“Investing is simple, but not easy,” goes the famous Warren Buffett quote – a lovely, concise way of stating an old truth. But not much these days seems simple or easy. In investing and the world at large, enduring beliefs have been getting tested.
Eric wrote on page 2 about why the stock market could be soaring when the economy is so awful – and the cognitive dissidence has been jarring. One thing that’s become clear is that the stock market is not the economy we see in our neighborhoods. Restaurants and stores on our streets may be closing, but they are not the stock market. Big companies are the stock market — and above all, the market is Apple, Amazon, Microsoft, Google, and Facebook. Whether you cheer this on or think it’s crazy, it is the reality — for now.
But the truly big reality to face up to today is how the Fed’s extraordinary actions have upended the way all markets work. The Fed has done a lot to drive interest rates to near zero, and the implications are huge – for stocks, bonds, and everything from gold to housing. Bonds simply won’t return much under these conditions, but stocks will soar. Most favored will be growth stocks – the ones that don’t earn much now but are expected to earn a lot more in the future, however distant that may be. Money made in the future suddenly looks more valuable at zero interest rates because there’s no longer much to the idea that a dollar today is worth more than a dollar tomorrow.
The question is, what do you do? How do you find your way when the Fed rules, and Microsoft and Amazon seem to run everything else?
For a start, I suggest acknowledging that this is a world where fundamentals and valuation don’t count for as much as they used to. That doesn’t mean we’re abandoning our heritage in fundamental valuation — we’re not. And it’s not saying this will last forever – it won’t. But if you look back at the last few months, you have to say it was better to follow the Fed than the fundamentals.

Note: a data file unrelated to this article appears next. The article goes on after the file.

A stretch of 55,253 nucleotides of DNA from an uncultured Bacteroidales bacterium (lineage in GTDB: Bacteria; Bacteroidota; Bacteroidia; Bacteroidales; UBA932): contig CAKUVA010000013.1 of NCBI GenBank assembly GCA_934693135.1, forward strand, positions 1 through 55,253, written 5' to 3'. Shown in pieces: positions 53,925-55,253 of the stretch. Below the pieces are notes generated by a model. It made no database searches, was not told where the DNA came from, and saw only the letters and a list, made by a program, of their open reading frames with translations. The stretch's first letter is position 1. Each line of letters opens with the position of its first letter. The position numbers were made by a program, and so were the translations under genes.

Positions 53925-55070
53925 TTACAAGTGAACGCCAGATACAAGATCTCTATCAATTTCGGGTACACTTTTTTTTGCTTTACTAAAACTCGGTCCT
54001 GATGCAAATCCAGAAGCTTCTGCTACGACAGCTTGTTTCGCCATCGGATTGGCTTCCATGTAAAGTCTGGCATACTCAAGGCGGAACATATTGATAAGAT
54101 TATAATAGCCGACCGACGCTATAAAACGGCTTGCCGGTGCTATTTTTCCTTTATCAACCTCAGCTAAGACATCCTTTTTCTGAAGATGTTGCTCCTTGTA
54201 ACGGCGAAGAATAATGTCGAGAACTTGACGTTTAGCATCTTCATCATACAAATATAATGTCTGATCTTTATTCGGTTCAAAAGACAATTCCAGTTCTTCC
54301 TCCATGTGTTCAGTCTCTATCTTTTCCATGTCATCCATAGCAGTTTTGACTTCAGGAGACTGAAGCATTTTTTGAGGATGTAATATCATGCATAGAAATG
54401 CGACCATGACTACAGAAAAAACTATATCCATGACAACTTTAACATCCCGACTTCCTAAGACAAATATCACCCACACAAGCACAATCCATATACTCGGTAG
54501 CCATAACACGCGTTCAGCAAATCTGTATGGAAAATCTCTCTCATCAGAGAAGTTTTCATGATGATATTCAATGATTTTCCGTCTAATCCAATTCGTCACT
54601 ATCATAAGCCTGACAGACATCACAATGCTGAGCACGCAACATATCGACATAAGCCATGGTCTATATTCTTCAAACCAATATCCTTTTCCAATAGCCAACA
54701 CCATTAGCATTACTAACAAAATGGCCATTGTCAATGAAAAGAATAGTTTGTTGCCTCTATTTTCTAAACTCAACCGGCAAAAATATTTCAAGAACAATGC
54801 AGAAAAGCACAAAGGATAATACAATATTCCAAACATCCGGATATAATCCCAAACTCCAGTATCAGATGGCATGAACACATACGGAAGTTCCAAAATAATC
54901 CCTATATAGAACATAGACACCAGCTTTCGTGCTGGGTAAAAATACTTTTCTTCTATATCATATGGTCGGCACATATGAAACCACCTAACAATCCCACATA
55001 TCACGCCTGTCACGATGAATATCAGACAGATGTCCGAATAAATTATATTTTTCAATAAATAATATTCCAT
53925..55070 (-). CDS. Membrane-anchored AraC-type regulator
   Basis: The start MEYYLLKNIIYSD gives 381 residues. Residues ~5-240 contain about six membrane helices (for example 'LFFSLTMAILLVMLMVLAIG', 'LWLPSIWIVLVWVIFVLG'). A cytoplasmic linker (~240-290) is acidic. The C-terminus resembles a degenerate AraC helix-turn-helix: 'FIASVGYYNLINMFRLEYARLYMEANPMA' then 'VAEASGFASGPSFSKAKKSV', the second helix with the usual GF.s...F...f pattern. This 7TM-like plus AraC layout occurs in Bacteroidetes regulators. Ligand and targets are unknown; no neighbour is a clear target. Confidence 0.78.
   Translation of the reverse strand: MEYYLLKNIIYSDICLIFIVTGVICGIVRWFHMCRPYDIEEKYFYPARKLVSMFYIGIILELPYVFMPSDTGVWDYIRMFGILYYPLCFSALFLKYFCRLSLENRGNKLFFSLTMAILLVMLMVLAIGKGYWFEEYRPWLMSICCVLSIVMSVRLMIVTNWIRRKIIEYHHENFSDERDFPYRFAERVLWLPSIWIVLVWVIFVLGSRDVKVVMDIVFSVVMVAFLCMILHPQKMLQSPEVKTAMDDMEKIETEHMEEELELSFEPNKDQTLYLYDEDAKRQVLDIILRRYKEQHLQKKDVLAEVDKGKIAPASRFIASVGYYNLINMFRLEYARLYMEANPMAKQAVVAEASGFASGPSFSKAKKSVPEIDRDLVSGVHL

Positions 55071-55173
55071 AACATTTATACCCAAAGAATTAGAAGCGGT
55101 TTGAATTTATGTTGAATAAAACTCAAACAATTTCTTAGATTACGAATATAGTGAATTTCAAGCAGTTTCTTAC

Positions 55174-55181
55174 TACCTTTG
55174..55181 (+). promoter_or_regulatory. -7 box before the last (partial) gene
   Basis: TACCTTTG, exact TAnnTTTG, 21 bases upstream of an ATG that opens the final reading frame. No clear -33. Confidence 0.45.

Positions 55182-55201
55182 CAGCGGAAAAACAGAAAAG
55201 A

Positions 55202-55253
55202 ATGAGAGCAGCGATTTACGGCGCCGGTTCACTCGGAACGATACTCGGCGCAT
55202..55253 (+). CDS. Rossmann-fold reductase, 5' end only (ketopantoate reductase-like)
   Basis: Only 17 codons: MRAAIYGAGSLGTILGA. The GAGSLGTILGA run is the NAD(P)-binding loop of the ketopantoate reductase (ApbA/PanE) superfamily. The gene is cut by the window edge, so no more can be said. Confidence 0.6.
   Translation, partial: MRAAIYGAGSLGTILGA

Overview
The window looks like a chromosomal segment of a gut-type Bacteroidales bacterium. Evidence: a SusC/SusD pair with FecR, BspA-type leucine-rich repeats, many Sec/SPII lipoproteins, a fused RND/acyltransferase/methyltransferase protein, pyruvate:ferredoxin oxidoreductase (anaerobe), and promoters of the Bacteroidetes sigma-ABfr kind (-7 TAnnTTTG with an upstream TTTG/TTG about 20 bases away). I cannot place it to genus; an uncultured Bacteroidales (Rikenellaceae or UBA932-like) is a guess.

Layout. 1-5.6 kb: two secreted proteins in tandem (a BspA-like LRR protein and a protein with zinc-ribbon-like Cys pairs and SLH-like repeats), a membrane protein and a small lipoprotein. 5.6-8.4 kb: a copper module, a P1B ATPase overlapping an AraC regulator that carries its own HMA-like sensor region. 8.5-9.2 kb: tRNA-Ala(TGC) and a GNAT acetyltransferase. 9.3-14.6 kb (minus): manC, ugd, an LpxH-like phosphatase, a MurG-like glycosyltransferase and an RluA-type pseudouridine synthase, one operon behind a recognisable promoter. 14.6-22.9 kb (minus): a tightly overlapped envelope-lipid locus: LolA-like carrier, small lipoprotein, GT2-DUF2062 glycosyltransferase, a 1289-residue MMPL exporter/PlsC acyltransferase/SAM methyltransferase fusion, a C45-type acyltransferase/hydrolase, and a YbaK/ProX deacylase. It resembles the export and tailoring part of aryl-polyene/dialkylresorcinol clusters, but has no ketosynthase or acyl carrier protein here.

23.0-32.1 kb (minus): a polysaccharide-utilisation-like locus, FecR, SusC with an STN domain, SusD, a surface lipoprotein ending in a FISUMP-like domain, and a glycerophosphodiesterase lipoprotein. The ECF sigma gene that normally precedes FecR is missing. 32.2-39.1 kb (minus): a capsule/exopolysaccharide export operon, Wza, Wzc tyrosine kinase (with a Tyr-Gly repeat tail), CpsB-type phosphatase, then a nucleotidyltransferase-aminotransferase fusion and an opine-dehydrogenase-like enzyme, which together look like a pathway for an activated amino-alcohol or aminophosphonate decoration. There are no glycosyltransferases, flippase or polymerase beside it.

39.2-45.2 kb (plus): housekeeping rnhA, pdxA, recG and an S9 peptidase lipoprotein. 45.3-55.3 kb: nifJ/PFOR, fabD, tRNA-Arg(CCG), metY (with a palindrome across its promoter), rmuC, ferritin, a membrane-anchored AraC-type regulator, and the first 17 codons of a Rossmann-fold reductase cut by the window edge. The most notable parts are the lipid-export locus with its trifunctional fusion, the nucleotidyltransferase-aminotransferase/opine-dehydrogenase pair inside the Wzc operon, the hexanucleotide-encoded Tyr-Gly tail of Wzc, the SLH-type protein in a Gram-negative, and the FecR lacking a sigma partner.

So let’s not be stubborn. This is a time to be nimble. We are not in a world where normal interest rates are 5% or where we can choose from 7300 publicly traded stocks, as there were in 1996 (versus under 3700 today). Nor is this a world where small companies have as good a shot as they once did at out-competing giants (those were the days!). This is a world focused on what the Fed does — and where the search for value has shifted away from discounted cash flow analysis toward ideas about what thrives after COVID.
That’s okay though, because things always are changing – and that’s a very good thing to remember. The “Don’t fight the Fed” card has been working so far, but it’s not clear the Fed can or will keep this up forever. In fact, perhaps the most important thing investors can do now is think about what will happen if the Fed can’t or won’t. In addition, I’d say it’s well worth preparing today for the possibility of inflation tomorrow. We can’t know the future, but thinking about stores of value outside the traditional stock/bond mix seems wise to me.
In sum: Embrace the current reality (the Fed + COVID) and don’t be stubborn. But don’t abandon the principles that moor you (fundamental valuation). Understand that low rates could be here a long time, but also be prepared for when they aren’t (inflation?). And finally, I will add, Diversify! With so many unknowns, it’s probably not the best time to try to be a hero. Spread your bets – perhaps a lot of quality at good prices, a few underdogs, and a sprinkling of pricier growth if it makes sense.
And that may be the way to think about those big tech stocks. The Amazon’s and Microsoft’s are a real conundrum. On the one hand, there are a lot of good fundamental reasons to believe in them. Their returns are real and so are their growth prospects. But on the other, nothing lasts forever, and it never looks good when everyone crowds into the same things – that is, if like me, you hope to avoid crowded exits. But look at your choices here, as investment blogger Ben Carlson has suggested: You can jump into these stocks all the way and hope things keep going up forever (unlikely). You can stubbornly stay on the sidelines (and stay grouchy). Or you can own a little bit in a diversified portfolio. Which makes sense to you?